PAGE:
I suspect that the factors that have lead me to stay busy are also involved in the origins of my fatigue. I, like pretty much everyone else I’ve ever heard of who has chronic fatigue, have regularly had exacerbations from overdoing – both consciously when having felt compelled, and at other times without realizing that I’d overdone it until it was too late. But I think it’s the underlying drive that is the issue. What we are discovering through research in trauma, in epigenetics, in looking at patterns across multiple generations etc is that life experiences affect our feelings AND our physiologies. Our minds, brains AND our bodies. Life experiences create patterns deep within our nervous systems. Patterns that affect our immune systems. our digestive systems. our regulatory capacities. our beliefs, etc.

Being frozen and paralyzed by fear is the equivalent of a physiological state of shut-down. Shut-down states seem to have a lot of similarities with chronic fatigue. And it all makes me wonder – might chronic fatigue actually be an expression of the freeze state? Might chronic fatigue actually be a state of physiological shut-down and high activation associated with the freeze response in trauma? Conversely, might it represent both ends of the spectrum: a physiological version of freeze AND a survival strategy to avoid this state? Might my tired body, caught in the ultimate state of slow-down, be also constantly in a state of physiological over-reactivity, like my external expression of behaviors of busyness?

I don’t understand it yet, but I keep wondering whether this is also the case, in uniquely different configurations, for chronic illnesses of all kinds. Do nervous system patterns lead to unique versions of physiological shut-down or high activation to express themselves as different chronic illnesses, as we see in PTSD? I suspect so. Because, in chronic illness as in PTSD, our brains may not realize that the old traumas in our lives are over. That we’ve survived. That it would be okay to crawl out of the cave and embrace the sunlight without being afraid of being burned.

Tibetan-prayer-flags

Ready for a Meditation Retreat

This year, the idea of a meditation retreat felt intriguing to me instead of filling me with dread. I had curiosity about participating in a structured environment where everyone was getting still.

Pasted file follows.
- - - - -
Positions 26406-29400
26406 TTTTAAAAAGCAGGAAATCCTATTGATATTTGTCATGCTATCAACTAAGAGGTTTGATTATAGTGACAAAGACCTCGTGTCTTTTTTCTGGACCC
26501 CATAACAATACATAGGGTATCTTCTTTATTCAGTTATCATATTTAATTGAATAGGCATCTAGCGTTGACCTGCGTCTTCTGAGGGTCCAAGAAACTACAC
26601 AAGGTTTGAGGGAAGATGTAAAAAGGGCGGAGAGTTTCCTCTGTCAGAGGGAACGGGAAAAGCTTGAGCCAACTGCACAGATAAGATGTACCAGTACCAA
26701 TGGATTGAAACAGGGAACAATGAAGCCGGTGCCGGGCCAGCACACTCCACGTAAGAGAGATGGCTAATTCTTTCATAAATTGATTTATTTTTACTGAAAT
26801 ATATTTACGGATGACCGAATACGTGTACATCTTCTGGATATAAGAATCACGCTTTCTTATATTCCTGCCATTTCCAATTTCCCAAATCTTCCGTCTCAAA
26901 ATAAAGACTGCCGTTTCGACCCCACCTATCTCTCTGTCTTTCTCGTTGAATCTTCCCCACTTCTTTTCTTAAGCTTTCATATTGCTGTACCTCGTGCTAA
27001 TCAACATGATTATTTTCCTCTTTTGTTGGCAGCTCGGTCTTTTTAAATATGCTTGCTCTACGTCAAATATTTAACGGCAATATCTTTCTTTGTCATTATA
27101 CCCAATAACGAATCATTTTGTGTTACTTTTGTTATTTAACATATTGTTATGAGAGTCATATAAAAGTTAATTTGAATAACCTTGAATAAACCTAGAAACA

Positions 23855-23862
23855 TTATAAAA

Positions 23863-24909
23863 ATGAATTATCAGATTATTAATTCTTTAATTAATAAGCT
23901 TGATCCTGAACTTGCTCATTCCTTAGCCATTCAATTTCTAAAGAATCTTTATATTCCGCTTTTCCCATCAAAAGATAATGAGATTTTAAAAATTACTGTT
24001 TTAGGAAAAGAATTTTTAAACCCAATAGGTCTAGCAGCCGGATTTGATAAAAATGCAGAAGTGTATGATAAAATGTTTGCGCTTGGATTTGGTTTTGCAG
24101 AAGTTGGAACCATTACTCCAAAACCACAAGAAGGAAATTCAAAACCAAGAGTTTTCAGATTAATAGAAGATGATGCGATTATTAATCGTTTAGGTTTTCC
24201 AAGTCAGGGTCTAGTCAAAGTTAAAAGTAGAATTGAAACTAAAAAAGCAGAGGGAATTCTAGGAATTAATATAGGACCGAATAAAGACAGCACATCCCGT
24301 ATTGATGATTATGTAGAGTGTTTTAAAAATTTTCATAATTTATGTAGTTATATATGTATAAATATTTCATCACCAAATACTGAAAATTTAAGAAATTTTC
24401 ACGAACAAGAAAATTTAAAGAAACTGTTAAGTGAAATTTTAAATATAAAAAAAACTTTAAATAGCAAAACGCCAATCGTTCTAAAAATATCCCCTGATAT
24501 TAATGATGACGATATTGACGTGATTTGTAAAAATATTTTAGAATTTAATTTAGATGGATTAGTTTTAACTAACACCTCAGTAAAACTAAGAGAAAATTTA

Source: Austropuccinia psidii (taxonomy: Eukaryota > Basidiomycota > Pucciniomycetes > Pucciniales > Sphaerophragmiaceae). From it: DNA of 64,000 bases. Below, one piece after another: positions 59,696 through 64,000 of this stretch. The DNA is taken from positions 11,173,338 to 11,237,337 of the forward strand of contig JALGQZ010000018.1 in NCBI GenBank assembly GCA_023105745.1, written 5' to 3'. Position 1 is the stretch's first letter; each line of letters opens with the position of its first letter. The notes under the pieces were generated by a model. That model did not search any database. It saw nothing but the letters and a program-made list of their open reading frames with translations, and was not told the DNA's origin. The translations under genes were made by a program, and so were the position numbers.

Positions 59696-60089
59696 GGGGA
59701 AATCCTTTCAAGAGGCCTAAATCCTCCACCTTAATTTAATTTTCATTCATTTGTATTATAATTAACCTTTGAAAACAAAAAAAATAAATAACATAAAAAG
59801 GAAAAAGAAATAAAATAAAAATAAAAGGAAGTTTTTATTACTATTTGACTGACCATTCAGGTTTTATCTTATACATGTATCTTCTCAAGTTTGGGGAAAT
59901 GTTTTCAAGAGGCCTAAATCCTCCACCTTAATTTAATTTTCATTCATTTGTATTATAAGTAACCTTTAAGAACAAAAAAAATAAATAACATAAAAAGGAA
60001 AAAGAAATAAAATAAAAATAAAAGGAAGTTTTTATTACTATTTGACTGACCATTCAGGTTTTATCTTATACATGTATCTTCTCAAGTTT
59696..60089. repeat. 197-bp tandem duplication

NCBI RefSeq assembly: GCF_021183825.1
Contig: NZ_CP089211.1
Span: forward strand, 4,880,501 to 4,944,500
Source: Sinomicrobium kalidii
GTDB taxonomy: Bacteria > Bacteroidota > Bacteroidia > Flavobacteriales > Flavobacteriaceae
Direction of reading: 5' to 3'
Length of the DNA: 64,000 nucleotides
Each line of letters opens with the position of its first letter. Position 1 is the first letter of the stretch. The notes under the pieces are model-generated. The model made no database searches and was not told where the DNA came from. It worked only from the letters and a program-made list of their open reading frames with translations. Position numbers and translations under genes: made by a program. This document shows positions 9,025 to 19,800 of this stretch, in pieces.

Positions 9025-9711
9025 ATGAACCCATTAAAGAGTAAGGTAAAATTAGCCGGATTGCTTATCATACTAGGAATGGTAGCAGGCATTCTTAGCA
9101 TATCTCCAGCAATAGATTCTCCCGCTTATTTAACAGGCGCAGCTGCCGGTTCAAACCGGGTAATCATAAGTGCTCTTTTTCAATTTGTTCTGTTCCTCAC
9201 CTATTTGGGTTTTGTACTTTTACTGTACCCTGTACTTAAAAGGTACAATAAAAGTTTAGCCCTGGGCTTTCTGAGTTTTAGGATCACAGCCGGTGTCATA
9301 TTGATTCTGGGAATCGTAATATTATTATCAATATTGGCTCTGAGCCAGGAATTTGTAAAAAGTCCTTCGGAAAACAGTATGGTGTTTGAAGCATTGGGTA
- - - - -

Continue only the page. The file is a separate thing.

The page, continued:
I’d say that this openness represents a sign of progress and possibility in my nervous system capacity. This meant that it was possible I might be successful at being less reactive, or at least at tolerating and recovering from the reactivity that was bound to come up. It also suggested my body might be able to take in more support.

I had an interesting set of experiences.

For example, I was surprised to meet with fear after meditating one night. I got to see it and know that it was just an emotion – rather than reality. I had enough mindfulness and resource and sense of safety that I was able to watch it. Be with it. Have curiosity about it. And I’ve been tracking it in the past few weeks. We’ll see where it takes me. I look forward to seeing what I learn. I’ll be sharing that with you when I know more.

In the meantime, I’ve taken a new plunge. It actually feels tender and sweet and a little adventurous.

I bought myself two meditation cushions. And while writing this sentence, I saw the connection with this post: it has the most beautiful flaming red trim.

black meditation cushions with red trimDid you know that trauma has a flip side? Yeah. Like fire that doesn’t just burn everything in its path but that can crackle and pop in a contained space and keep us warm. Gives us light. Cook our food. Fire can also be beautiful. Fire can clear the way and allow for a fresh start. For transformation. And that’s what happens when trauma gets resolved and we come out the other side: Transformation. Greater resilience. The capacity to see more beauty in life. The difficult events become a normal part of our history with no emotional blips, just like any other memory. That’s the whole point of doing the work – whatever that is, whether it’s trauma therapy. mindfulness. meditation. etc…

I’ve started sitting. Not necessarily every day, although sometimes it’s been twice in the same day.

Not necessarily for very long. Although 30 minutes at a time seems very doable.

Not necessarily when I’m feeling particularly good – or particularly bad – although it’s been helpful to actually Get Still. To stop trying and stop distracting. To just BE with my experience when I’ve been having difficult experiences or gotten caught up in busy modes.

I’m being gentle with myself. No forcing. No pushing.

I’m looking at this as another exploration. An experiment.

I’ll keep you posted.

new shoots emerging at the base of a charred tree trunk

Do you have resistance to meditation? To slowing down? Do you have a pattern of distraction that helps you cope with emotions, stress, or difficult times? Do you see any links between trauma, survival strategies, and your experiences of chronic illness?

References

(1) Levine, P. A. (2010). In an Unspoken Voice: How the body releases trauma and restores goodness. Berkeley, North Atlantic.
(2) Mate, G. (2010). In the Realm of Hungry Ghosts: Close encounters with addiction. Berkeley, North Atlantic Books.